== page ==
by Jim Bridenstine
As we at NASA are working aggressively to meet our near-term goal of landing the first woman and next man on the Moon by 2024, our Artemis program also is focused on taking steps that will establish a safe and sustainable lunar exploration architecture.
Moreover, leveraging commercial involvement as part of Artemis will enhance our ability to safely return to the Moon in a sustainable, innovative, and affordable fashion. The President’s Executive Order on Encouraging International Support for the Recovery and Use of Space Resources clarifies Congress’ intent clarifies that it is the policy of the United States to encourage international support for the public and private recovery and use of resources in outer space, consistent with applicable law. We know a supportive policy regarding the recovery and use of space resources is important to the creation of a stable and predictable investment environment for commercial space innovators and entrepreneurs.
Today, we’re taking a critical step forward by releasing a solicitation for commercial companies to provide proposals for the collection of space resources. When considering such proposals, we will require that all actions be taken in a transparent fashion, in full compliance with the Registration Convention, Article II and other provisions of the Outer Space Treaty, and all of our other international obligations. We are putting our policies into practice to fuel a new era of exploration and discovery that will benefit all of humanity.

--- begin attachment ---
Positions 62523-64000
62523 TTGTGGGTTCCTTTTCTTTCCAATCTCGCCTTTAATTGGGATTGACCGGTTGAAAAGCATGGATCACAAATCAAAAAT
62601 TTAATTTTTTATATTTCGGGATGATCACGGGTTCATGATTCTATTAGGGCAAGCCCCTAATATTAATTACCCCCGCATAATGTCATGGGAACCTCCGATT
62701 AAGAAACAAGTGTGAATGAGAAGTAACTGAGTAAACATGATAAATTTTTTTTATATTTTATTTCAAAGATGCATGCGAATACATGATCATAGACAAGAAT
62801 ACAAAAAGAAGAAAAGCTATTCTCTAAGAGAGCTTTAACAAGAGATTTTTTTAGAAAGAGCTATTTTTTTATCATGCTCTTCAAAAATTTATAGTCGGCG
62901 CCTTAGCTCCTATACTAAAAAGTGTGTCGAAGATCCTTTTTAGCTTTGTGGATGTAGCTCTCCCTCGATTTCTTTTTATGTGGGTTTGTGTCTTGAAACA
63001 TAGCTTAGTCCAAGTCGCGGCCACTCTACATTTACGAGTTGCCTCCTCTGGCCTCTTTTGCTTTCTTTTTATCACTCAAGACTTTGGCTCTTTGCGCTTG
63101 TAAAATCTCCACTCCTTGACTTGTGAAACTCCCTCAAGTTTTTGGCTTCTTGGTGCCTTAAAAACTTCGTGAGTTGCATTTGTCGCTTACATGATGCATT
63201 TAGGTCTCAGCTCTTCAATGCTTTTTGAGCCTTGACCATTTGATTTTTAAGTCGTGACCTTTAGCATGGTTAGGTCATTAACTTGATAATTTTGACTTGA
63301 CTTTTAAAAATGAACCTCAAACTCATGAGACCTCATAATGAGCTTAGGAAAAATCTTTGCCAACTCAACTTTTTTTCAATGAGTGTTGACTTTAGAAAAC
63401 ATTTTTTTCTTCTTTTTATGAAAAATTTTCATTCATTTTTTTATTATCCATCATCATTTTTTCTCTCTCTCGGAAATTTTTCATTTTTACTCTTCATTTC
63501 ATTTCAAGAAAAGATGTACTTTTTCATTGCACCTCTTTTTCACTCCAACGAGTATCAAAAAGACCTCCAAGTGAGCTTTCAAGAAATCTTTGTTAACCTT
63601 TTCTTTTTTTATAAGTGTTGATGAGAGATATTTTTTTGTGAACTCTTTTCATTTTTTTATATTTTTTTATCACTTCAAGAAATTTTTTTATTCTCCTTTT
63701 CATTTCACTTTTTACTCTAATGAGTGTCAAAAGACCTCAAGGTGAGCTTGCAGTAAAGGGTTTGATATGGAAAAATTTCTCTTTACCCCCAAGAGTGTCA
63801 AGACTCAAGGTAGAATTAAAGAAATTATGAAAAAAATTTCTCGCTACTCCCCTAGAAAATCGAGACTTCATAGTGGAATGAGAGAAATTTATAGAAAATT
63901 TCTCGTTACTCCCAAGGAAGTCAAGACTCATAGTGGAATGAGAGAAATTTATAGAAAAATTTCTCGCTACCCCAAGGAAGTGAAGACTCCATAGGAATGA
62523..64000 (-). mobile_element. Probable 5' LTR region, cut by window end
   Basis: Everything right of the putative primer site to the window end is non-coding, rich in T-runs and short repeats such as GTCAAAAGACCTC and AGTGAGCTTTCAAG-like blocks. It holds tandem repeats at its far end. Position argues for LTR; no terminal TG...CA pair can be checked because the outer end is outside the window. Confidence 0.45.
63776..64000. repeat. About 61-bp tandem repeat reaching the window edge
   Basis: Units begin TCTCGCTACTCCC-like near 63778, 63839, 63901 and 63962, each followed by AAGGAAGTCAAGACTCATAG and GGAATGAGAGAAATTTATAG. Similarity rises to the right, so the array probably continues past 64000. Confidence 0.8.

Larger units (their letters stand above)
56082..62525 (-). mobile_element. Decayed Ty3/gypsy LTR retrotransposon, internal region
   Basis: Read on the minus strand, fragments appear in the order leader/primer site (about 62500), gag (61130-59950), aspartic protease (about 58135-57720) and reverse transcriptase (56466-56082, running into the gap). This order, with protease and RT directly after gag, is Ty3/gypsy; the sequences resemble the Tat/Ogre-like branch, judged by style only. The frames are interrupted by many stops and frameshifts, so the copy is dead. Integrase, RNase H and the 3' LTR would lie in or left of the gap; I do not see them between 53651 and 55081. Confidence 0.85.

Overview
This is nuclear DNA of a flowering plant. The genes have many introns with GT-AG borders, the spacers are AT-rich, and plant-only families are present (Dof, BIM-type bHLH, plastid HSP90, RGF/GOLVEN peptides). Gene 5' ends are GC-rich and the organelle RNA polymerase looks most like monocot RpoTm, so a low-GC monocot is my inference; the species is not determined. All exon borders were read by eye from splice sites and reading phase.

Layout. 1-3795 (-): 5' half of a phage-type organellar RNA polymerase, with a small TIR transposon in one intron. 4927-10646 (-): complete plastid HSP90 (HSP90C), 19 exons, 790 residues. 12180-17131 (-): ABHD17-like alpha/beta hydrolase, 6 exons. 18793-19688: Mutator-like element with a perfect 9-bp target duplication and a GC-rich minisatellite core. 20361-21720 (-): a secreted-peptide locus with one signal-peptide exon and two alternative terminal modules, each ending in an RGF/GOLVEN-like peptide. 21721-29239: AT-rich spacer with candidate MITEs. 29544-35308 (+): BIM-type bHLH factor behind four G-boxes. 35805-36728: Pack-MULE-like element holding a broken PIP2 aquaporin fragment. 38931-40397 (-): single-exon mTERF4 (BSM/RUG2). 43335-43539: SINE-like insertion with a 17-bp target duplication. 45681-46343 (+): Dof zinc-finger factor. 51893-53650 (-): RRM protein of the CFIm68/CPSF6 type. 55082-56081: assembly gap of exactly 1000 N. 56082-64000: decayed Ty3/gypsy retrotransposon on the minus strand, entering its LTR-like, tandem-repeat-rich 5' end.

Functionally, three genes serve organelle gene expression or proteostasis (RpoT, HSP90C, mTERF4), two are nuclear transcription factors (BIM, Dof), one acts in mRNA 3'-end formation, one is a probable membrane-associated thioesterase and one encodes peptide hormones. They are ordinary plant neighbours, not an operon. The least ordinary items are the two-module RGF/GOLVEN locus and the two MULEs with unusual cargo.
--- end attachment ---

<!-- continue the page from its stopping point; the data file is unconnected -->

The requirements we’ve outlined are that a company will collect a small amount of Moon “dirt” or rocks from any location on the lunar surface, provide imagery to NASA of the collection and the collected material, along with data that identifies the collection location, and conduct an “in-place” transfer of ownership of the lunar regolith or rocks to NASA. After ownership transfer, the collected material becomes the sole property of NASA for our use.
NASA’s goal is that the retrieval and transfer of ownership will be completed before 2024. The solicitation creates a full and open competition, not limited to U.S. companies, and the agency may make one or more awards. NASA’s payment is exclusively for the lunar regolith, with any awardee receiving 10 percent at award, 10 percent upon launch, and the remaining 80 percent upon successful completion. The agency will determine retrieval methods for the transferred lunar regolith at a later date.
Next-generation lunar science and technology is a main objective for returning to the Moon and preparing for Mars. Over the next decade, the Artemis program will lay the foundation for a sustained long-term presence on the lunar surface and use the Moon to validate deep space systems and operations before embarking on the much farther voyage to Mars. The ability to conduct in-situ resources utilization (ISRU) will be incredibly important on Mars, which is why we must proceed with alacrity to develop techniques and gain experience with ISRU on the surface of the Moon.
The scientific discoveries gained through robust, sustainable, and safe lunar exploration will benefit all of humanity. By continuing to publicly release our data, NASA will ensure the whole world joins us and benefits from the Artemis journey.